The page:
Residents across state warned of smoke |

Residents across state warned of smoke

A military C-130 drops a load of fire retardant on a wildfire near Pine, Colo., on Wednesday, June 19, 2013. A new wildfire in the foothills southwest of Denver forced the evacuation of dozens of homes Wednesday as hot and windy conditions in much of Colorado and elsewhere in the West made it easy for fires to start and spread. (AP Photo/Ed Andrieski)

DENVER — Hot, windy conditions across Colorado on Thursday left firefighters battling multiple wildfires, while residents in broad swaths of the state were warned about smoke in what has become the state’s most damaging fire season in history.

Even while battling the remnants of a wildfire near Colorado Springs — a blaze that claimed two lives and more than 500 homes — investigators were scouring for clues about the cause of the fire that broke out June 11.

El Paso County Sheriff Terry Maketa said Thursday that investigators are on their hands and knees using magnifying glasses to go over a 28-square-foot area in the Black Forest Fire. He said they have all but ruled out natural causes but wouldn’t release any other details.

Maketa said evacuation calls were made to the home phone of the couple who died, but it’s not clear if they ever got the message.

As temperatures and winds picked up on the last day before summer, Coloradans were also impacted by smoke from fires outside
the state’s borders

At least six other wildfires were active in the state Wednesday.

The East Peak Fire in Huerfano County prompted evacuation orders near La Veta. The Huerfano County Courthouse in Walsenburg was closed as a precaution.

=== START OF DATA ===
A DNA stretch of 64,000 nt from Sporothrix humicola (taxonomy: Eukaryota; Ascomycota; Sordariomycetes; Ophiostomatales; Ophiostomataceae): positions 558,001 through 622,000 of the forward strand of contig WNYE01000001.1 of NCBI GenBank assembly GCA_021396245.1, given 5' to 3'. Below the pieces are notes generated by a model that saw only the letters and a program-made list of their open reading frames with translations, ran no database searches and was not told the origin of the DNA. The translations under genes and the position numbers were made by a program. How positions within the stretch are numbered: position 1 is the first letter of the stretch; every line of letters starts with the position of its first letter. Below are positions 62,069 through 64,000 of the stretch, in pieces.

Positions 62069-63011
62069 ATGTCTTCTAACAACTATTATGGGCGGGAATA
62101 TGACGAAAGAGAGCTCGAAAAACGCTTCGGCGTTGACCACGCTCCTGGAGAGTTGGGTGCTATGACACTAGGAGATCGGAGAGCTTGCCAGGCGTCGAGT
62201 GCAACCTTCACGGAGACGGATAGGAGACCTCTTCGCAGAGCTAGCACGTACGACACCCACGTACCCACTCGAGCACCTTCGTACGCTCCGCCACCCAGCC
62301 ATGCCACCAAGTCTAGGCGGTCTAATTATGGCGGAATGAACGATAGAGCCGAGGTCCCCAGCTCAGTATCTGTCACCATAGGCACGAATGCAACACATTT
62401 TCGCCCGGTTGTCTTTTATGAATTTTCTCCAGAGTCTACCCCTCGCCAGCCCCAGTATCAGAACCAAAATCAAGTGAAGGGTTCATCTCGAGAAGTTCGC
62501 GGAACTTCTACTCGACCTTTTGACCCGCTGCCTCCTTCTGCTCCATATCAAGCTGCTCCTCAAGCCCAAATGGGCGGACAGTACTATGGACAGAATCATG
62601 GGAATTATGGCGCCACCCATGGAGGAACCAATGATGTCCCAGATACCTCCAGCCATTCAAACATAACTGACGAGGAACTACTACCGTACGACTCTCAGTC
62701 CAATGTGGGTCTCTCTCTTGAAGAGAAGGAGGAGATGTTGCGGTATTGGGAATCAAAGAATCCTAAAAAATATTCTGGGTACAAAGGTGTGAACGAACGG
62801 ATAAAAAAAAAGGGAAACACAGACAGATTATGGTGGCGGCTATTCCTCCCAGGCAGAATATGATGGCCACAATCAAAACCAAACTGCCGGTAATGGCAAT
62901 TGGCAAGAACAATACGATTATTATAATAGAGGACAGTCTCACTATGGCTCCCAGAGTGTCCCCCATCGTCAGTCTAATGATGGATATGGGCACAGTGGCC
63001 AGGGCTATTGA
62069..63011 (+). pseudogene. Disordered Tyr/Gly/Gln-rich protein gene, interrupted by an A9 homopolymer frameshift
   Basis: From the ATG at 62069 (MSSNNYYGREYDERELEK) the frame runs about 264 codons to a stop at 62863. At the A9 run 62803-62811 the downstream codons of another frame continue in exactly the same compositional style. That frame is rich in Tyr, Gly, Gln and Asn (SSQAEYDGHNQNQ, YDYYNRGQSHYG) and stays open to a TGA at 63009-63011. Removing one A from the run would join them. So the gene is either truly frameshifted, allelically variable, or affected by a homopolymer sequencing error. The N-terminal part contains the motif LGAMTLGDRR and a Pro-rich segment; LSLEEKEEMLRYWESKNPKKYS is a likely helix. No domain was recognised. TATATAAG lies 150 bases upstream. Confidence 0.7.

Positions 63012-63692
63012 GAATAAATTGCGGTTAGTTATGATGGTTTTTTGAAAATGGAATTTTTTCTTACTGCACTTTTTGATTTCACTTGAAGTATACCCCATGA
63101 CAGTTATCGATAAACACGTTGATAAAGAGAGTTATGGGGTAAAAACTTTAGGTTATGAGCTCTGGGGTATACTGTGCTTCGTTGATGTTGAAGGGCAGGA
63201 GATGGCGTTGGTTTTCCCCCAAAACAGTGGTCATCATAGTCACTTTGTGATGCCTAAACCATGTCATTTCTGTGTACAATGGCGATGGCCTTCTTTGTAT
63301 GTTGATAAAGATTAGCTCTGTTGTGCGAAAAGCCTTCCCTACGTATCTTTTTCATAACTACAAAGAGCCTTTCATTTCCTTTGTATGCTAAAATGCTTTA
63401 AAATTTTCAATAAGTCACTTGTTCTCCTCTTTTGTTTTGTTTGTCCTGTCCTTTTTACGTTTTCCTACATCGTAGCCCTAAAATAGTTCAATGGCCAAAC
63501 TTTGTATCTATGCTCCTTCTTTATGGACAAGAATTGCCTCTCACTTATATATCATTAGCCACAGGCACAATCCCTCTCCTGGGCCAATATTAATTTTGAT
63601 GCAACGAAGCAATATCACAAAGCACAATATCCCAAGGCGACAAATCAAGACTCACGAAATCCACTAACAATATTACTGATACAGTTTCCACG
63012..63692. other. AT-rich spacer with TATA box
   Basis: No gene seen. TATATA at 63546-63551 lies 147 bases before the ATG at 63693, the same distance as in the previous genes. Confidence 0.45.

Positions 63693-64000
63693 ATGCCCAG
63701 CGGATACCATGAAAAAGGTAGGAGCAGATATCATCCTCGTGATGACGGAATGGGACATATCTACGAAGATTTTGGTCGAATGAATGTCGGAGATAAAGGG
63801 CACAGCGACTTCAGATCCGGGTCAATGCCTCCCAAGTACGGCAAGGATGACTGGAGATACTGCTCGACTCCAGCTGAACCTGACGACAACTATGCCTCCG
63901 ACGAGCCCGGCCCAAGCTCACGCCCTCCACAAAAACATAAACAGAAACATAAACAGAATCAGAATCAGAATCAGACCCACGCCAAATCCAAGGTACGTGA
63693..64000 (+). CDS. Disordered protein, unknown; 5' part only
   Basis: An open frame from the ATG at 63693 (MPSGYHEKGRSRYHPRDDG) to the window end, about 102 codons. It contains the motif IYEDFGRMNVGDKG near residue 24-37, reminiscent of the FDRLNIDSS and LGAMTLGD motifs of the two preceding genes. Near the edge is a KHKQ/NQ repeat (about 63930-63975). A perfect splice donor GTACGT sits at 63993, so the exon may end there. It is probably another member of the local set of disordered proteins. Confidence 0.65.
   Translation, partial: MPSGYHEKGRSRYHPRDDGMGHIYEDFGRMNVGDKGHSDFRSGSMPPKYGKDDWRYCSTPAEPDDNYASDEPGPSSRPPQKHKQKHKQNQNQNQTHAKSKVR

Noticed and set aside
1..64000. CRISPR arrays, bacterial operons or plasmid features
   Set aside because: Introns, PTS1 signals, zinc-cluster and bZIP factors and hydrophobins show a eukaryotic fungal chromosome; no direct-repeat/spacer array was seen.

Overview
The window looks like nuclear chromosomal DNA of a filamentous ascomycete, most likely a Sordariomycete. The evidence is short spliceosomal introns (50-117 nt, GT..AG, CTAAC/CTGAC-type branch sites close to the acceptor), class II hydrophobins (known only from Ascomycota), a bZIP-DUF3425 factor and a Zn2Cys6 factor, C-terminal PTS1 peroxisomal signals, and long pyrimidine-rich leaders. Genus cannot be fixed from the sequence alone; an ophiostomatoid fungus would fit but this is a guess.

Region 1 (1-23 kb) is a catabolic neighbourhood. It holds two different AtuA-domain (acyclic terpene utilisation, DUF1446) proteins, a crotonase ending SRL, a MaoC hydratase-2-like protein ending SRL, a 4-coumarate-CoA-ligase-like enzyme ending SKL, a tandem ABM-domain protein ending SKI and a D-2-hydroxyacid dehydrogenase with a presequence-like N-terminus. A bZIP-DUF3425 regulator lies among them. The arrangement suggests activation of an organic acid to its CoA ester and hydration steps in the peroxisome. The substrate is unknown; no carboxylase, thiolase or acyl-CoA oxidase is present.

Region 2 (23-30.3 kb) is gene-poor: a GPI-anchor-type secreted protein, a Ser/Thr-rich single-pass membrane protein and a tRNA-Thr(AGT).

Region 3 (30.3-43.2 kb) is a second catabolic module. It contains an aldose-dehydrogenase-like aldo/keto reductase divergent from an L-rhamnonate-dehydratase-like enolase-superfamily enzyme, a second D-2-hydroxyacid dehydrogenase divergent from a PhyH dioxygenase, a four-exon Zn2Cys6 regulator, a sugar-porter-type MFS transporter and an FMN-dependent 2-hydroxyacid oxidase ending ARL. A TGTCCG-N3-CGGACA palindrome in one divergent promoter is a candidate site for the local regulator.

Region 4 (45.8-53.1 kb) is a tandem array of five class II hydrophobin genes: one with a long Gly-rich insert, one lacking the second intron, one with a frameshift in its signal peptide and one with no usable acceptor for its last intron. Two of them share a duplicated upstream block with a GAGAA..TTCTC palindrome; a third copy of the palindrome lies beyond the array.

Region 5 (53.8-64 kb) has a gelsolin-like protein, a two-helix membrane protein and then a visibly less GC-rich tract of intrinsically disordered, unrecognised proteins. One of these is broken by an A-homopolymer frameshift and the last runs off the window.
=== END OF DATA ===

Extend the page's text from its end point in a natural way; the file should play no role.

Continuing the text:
In addition, two backcountry fires started by lightning earlier this month in southwestern Colorado were growing.

The largest, the West Fork Fire, nearly tripled in size to nearly 19 square miles between Wednesday and Thursday. It started a spot fire across the Continental Divide, closing two campgrounds.

Hot and windy conditions also pushed the Windy Pass Fire to 700 acres and within a quarter-mile of structures on the south side of the Wolf Creek Ski Area.

Both fires have been fueled by large swaths of beetle-killed trees.

Firefighters have largely let the blazes burn. But fire response spokeswoman Anne Jeffery said they were working to keep them away from the ski resort now that the area burning has fewer dead trees and some open spaces.

No communities were threatened by the fires.

As temperatures and winds picked up on the last day before summer, Coloradans were also impacted by smoke from fires outside the state’s borders.

Wildfires in Utah and Arizona sent smoke into Dinosaur National Monument as well as Grand Junction and other towns near the borders.

The Colorado health department issued wildfire smoke advisories Thursday for parts of metro Denver and stretching south to include Colorado Springs. Smoke advisories were also issued for many southern and central Colorado towns, including Pueblo, Cripple Creek and La Junta.

People in smoke-affected areas were advised to limit outdoor exercise. The elderly, young and sick were advised to stay indoors.

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